There has been much hype around the rise of the “on-demand” economy. Amazon was the first mover in enabling people to order an item and receive it the next day and often free of charge. People have come to expect their every need can be delivered, often now within minutes, of placing an order. The convenience is undoubtable, but is this type of instant gratification supporting the collective desire to also save our planet by reducing carbon emissions and making conscious choices over our consumption?

Having established in consumers’ minds that we can now “have what we want when we want”, we have seen the rise of on-demand food delivery companies. This model makes sense for restaurants and take-aways where people are making a spontaneous decision to order take-away food. Consumers are willing to pay the significant mark up of 20-40% over the restaurant list price, plus a delivery fee, for the convenience of having the food picked up on their behalf and delivered to their door.

This model is rapidly creeping into the grocery market too. New delivery services are springing up through partnerships with supermarkets/convenience shops or by setting up dark stores to manage the supply chain directly. These businesses are playing into this consumer conscious that anything can be available immediately at a price, but is the price just financial or is it environmental?

At Trove we have reservations about this model in creating a sustainable grocery market. We are driven by a desire to enable more people to access high quality, fresh local foods from the fantastic local independent shops across our high streets. We are not cutting out these suppliers, we are driven to help them do what they do best – supply quality produce.  Our customers are people who care about the provenance of their food, plan their food orders and are loyal to their local suppliers.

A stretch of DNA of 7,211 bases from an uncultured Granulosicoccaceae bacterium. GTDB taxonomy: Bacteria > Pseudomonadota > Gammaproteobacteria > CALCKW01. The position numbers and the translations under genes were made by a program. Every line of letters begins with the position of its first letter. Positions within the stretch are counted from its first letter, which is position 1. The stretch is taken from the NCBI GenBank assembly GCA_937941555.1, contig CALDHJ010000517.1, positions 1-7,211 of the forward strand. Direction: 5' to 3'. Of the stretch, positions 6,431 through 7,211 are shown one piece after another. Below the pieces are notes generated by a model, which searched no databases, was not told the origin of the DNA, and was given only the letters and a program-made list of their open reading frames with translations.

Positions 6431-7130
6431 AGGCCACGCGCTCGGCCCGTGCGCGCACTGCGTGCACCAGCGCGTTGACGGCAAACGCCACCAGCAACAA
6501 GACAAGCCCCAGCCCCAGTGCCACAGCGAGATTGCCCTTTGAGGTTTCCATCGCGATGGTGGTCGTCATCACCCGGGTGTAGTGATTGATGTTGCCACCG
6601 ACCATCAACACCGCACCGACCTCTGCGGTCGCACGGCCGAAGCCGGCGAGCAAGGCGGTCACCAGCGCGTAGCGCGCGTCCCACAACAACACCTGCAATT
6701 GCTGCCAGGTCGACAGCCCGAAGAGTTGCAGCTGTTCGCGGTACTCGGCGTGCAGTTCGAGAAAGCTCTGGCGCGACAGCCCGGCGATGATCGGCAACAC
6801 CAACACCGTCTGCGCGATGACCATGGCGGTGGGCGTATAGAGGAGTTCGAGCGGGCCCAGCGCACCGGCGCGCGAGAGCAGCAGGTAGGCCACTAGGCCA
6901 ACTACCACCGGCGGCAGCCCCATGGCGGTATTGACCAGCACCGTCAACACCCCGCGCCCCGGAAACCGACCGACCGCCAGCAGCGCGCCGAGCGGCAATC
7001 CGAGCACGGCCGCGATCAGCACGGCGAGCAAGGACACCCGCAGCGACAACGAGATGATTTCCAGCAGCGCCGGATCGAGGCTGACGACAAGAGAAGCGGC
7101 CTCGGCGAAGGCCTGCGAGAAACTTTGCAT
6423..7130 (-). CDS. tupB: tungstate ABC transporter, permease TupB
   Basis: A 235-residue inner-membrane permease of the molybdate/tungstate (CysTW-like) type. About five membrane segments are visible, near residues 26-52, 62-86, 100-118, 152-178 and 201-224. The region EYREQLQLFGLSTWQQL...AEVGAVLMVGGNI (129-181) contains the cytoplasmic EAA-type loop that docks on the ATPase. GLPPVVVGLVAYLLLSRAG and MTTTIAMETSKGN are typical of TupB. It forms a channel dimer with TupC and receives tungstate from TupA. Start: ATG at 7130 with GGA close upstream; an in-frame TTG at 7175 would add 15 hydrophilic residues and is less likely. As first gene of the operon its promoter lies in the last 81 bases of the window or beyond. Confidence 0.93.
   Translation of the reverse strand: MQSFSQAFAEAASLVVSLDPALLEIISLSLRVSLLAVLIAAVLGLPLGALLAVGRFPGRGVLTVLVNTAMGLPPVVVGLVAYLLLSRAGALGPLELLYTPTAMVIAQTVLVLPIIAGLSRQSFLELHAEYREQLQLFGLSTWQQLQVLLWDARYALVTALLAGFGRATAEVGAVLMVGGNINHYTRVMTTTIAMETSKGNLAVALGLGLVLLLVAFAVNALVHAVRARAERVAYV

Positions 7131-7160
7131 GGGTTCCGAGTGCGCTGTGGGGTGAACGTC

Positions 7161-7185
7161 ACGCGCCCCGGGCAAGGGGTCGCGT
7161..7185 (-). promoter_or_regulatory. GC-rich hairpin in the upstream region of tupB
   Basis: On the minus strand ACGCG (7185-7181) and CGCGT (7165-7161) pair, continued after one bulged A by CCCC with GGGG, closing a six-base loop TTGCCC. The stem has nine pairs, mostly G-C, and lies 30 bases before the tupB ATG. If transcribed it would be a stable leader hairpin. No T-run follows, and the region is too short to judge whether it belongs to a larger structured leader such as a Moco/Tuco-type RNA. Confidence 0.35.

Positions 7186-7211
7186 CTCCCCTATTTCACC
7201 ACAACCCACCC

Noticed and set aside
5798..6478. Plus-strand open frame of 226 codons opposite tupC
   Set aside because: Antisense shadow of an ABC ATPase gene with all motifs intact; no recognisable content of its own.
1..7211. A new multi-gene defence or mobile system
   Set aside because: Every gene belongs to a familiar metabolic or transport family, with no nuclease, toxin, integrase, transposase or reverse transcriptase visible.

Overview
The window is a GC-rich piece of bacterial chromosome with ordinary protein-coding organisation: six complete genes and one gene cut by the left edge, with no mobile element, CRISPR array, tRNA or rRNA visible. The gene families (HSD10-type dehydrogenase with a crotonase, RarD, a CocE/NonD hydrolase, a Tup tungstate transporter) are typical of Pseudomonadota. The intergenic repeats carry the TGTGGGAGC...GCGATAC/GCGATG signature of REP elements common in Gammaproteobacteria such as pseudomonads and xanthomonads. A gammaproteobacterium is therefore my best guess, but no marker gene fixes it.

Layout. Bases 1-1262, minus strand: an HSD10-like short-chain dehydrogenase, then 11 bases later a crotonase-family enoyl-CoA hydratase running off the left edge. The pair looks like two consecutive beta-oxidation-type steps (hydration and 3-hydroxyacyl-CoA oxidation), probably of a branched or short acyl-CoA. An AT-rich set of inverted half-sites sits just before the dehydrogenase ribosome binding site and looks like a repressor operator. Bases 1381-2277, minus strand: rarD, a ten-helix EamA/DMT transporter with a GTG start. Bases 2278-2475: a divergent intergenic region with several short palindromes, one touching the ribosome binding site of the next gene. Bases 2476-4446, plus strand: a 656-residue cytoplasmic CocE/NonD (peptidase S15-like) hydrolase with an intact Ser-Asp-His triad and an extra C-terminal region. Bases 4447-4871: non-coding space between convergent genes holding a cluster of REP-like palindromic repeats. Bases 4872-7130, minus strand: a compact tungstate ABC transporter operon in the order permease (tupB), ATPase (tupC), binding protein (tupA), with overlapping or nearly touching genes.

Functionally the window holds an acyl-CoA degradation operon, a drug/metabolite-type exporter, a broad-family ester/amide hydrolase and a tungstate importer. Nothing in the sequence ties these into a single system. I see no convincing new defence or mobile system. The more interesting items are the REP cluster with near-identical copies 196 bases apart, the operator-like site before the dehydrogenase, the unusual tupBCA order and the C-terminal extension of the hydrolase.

The “on-demand” model has been built on the flexibility of gig economy workers.  We are very happy to see that there have been positive moves to see gig drivers treated as employees, with rights to pensions, holiday and sick pay. However, there remains significant job insecurity and high competition to be the quickest to pick up a job. Our employed drivers are absolutely crucial to our success. They are the regular, trusted face, that both our suppliers and customers get to know. Our drivers form an essential part of the experience of shopping with Trove, they are an extension of the fantastic local suppliers we work with. Trove drivers are employed directly and are guaranteed to be paid, we want them to be happy and proud to represent Trove. We know their true value.

At Trove it is in our culture to treat all our staff, suppliers and customers with respect and integrity. We are not trying to build a “fast” business. Our plans are long term, we see Trove as being part of the grocery sector’s infrastructure, where our collective network and centralised platform supports existing and new independent businesses to thrive.